Doeblin has been clear that he feels having a union in the workplace is bad for business, a sentiment that might rankle some of the progressive students and faculty from nearby Columbia University who shop at the store. Much of the store's workers are either recent college grads or working toward their degrees.
"[A]s a business owner it's inherent in the nature of things that a Union is a net problem for a business," Doeblin said in his email. Nonetheless, he added that he plans to deal accordingly with the union, as the overwhelming majority of employees voted in favor of representation: "In practice we have do [sic] and will respectfully deal with our employees' Union and I and our company don't have a problem with that."
According to the union, all but two of the store's employees voted in favor of unionizing.
Like Goodbourn, Henderson said she loves the bookstore. She worked there part-time through much of college and began working full-time after her graduation in May.
"The store is amazing -- there's nothing like it around here," she said.
Her main gripe -- and the reason she supported the union -- was the feeling she could lose her job at any moment.
"We often feel we walk a thin line and any day can be fired," she said.
Goodbourn had only been at Book Culture for a couple of months before she was let go, she said. Without much experience at the store, her support for the union was mostly philosophical. Although union density has declined in both Australia and the U.S. in recent years, organized labor plays a larger role in the economy of her native Australia than it does in America. Nearly 18 percent of Australian workers belonging to a union, compared to just about 11 percent of Americans.
Goodbourn said she believed in collectivism to negotiate working conditions, and she was surprised by management's deep opposition to it.
"Having a union there means you have a third party that can help everyone come together and have a protected space," Goodbourn said. "Your team is a bit more committed if everyone knows their job is secure.
"And obviously," she added, "we've been proven right: The jobs are insecure."
This story was originally posted on August 11, 2010.
Hello! Super longtime reader, first time submitter! I work (as well as a few others on this site, I see) at a store that sells books, and has an e-reader that rhymes with book.
I'm the lead (basically assistant manager) in the music department, which other booksellers refer to as the "red headed bastard stepchild of [storename]", so I guess you can call me the "ginger music bitch." (Yes, I am a redhead.)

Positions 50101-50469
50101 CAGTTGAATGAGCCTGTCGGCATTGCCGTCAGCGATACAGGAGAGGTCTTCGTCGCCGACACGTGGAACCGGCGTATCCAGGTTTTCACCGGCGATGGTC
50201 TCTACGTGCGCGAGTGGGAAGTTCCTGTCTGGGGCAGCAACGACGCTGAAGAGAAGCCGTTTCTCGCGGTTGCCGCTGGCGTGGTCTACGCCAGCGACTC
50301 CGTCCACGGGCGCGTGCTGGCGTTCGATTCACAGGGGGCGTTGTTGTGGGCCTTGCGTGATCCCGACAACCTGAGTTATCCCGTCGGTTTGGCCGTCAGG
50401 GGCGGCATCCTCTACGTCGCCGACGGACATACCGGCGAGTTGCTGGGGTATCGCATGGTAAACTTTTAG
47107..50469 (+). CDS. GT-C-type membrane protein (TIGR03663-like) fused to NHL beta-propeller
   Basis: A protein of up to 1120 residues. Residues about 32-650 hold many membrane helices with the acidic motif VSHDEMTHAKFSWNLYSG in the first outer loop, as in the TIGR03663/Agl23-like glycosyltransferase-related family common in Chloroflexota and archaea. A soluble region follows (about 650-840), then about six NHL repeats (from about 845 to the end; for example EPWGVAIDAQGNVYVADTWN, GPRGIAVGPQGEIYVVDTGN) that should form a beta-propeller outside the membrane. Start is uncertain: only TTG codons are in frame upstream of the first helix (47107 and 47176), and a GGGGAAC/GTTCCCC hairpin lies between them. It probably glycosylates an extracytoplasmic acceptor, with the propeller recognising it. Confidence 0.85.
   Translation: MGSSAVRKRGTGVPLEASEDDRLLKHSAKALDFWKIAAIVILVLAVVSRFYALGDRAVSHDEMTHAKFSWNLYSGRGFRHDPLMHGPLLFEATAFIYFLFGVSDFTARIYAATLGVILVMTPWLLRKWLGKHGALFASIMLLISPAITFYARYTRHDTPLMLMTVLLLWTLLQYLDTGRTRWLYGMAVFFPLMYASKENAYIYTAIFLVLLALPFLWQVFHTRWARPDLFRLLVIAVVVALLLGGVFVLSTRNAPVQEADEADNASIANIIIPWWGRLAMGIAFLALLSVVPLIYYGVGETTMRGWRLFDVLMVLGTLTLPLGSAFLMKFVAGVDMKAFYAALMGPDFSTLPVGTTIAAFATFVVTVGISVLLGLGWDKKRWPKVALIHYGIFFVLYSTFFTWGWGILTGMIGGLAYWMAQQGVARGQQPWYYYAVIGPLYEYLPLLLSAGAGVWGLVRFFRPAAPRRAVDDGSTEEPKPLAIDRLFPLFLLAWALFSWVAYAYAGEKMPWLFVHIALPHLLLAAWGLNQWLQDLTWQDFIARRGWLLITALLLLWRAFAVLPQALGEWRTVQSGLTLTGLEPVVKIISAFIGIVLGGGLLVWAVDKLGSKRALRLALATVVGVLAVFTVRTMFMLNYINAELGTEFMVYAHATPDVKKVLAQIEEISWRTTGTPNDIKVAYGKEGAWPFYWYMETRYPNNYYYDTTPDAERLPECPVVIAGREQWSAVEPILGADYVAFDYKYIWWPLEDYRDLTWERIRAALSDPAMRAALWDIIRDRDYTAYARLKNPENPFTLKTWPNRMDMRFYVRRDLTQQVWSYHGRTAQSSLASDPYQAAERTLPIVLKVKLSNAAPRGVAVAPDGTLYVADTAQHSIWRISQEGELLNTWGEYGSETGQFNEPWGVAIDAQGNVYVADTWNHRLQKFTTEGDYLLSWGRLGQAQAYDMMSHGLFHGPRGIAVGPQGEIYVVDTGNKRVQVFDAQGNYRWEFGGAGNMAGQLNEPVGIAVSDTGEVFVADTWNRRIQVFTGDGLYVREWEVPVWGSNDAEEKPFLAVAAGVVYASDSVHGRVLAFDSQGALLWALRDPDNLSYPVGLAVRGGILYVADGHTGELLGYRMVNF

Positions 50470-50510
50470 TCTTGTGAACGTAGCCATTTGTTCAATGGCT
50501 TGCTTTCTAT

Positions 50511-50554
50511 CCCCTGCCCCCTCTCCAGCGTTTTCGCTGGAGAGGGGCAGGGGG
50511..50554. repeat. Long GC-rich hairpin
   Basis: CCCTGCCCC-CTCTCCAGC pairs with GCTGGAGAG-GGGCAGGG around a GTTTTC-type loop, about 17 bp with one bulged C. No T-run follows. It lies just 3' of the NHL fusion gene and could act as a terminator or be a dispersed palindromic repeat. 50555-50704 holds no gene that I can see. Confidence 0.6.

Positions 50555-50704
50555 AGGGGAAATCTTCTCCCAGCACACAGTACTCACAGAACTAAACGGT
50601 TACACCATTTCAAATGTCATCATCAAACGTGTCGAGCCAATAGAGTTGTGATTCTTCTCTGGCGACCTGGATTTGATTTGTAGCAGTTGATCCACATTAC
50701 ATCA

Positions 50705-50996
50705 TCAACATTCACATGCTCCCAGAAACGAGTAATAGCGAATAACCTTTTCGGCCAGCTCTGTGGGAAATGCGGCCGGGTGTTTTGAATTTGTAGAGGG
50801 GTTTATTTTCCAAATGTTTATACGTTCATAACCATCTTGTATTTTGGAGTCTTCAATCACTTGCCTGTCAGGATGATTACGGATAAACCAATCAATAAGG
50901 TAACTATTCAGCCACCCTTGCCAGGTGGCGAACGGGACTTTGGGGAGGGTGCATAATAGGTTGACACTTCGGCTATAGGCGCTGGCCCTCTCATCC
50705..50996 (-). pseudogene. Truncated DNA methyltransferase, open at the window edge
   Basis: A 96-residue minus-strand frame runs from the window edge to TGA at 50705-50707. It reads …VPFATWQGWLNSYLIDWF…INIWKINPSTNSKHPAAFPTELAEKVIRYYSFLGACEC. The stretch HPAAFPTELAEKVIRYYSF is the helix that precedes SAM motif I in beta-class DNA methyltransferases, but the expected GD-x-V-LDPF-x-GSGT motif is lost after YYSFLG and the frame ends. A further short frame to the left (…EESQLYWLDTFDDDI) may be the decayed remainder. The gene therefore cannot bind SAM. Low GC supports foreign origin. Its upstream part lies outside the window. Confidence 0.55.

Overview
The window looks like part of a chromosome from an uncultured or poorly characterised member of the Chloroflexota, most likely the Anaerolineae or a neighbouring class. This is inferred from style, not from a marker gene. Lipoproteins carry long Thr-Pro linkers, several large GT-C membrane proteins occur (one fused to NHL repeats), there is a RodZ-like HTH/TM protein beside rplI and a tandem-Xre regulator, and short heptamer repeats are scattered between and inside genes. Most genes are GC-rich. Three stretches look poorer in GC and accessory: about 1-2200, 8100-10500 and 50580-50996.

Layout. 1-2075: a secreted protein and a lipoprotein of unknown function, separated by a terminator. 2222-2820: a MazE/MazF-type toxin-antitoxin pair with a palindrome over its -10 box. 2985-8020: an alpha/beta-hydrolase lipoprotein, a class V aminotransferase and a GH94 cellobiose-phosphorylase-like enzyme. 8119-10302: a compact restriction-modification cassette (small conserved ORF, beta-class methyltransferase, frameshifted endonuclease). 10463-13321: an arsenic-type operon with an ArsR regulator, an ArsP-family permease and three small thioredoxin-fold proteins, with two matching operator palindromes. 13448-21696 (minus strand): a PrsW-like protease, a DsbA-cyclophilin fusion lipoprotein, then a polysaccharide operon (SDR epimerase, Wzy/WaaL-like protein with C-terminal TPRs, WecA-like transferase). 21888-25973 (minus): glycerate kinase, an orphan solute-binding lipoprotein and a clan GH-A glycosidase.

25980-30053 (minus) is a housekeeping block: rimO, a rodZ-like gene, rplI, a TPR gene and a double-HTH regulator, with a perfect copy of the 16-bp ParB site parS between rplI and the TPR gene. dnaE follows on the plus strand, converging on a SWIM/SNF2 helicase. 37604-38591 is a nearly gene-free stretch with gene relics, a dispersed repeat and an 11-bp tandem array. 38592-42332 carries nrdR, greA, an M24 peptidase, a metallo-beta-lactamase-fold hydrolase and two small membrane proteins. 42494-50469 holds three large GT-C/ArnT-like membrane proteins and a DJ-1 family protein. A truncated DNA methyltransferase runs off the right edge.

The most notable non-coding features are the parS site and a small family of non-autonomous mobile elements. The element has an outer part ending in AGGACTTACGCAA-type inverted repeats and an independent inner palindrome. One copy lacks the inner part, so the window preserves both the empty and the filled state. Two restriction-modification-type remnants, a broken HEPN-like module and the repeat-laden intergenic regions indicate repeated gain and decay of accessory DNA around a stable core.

The first Tuesday of every month, we have changeover, where every display in the department changes product and prices. I am supposed to get 2 hours before the store opens to start the project. I was actually scheduled to start fifteen minutes before the store opened. Also, scheduled by myself. Fantastic.
So I'm running around trying to get everything set up. I have holes on displays, boxes on the floor, stickers in my hair, (seriously. ugh.) and general disarray everywhere. A guy and his 2 year old son come into the department, and start browsing the criterion collection on bluray, which had just gone to 50% off.
He puts his son down, and the kid proceeds to run around the department, throwing things, knocking things off displays, and at one point, running behind the counter and grabbing me around the legs. Dude laughs. Double ugh.
So he finally comes up to the counter, with a stack of about 8 or 9 blurays. I'm excited, because even with the 50% off, I'm going to make a decent sale.
CUSTY: I have a couple coupons I'd like to use on these, cool?
(We email out several coupons a week, and they can usually be doubled up in transactions.)
Custy pulls of a frigging stack of printed out coupons. He has a "$5 off any DVD or Bluray", "10% off any item", "15% off any item" and "$5 off any purchase of $50 or more". Oh and he has one copy of each coupon for EACH BLURAY. Which are already 50% off.
CUSTY: So if you could just use these on each of these, that would be great."
ME: I don't think I can do that.
CUSTY: Why not? I have all the coupons?
ME: Where did you get all these coupons?
CUSTY: They came in my email. I just printed out enough copies for all the movies I wanted.
ME: I don't think you are supposed to do that.
CUSTY: Why not?
ME: That's not exactly how coupons work.
He proceeds to bitch at me for ten minutes about why he should be able to use all his coupons.
ME: I can go ahead and use ONE of each coupon on this transaction. Do you have your member card?
Two of the coupons are "member exclusive" coupons, meaning you only get them in your email if you give us your email address when you sign up to be a member, which costs $25.
CUSTY: I don't have a membership.
ME: Where did you get these coupons then??
And he continues to yell at me, and let his kid trash my department (more than it was) and as if my day couldn't get any worse... remember the disaster that is my department mid-changeover?
Whats the worst thing that could happen?
That's right. The DISTRICT MANAGER walks into my line of sight. I had a total bridget jones moment, where my brain just went "fuuuuuuuuuuuuuuuuuuuuuuuuuuuuuuuuuuuck."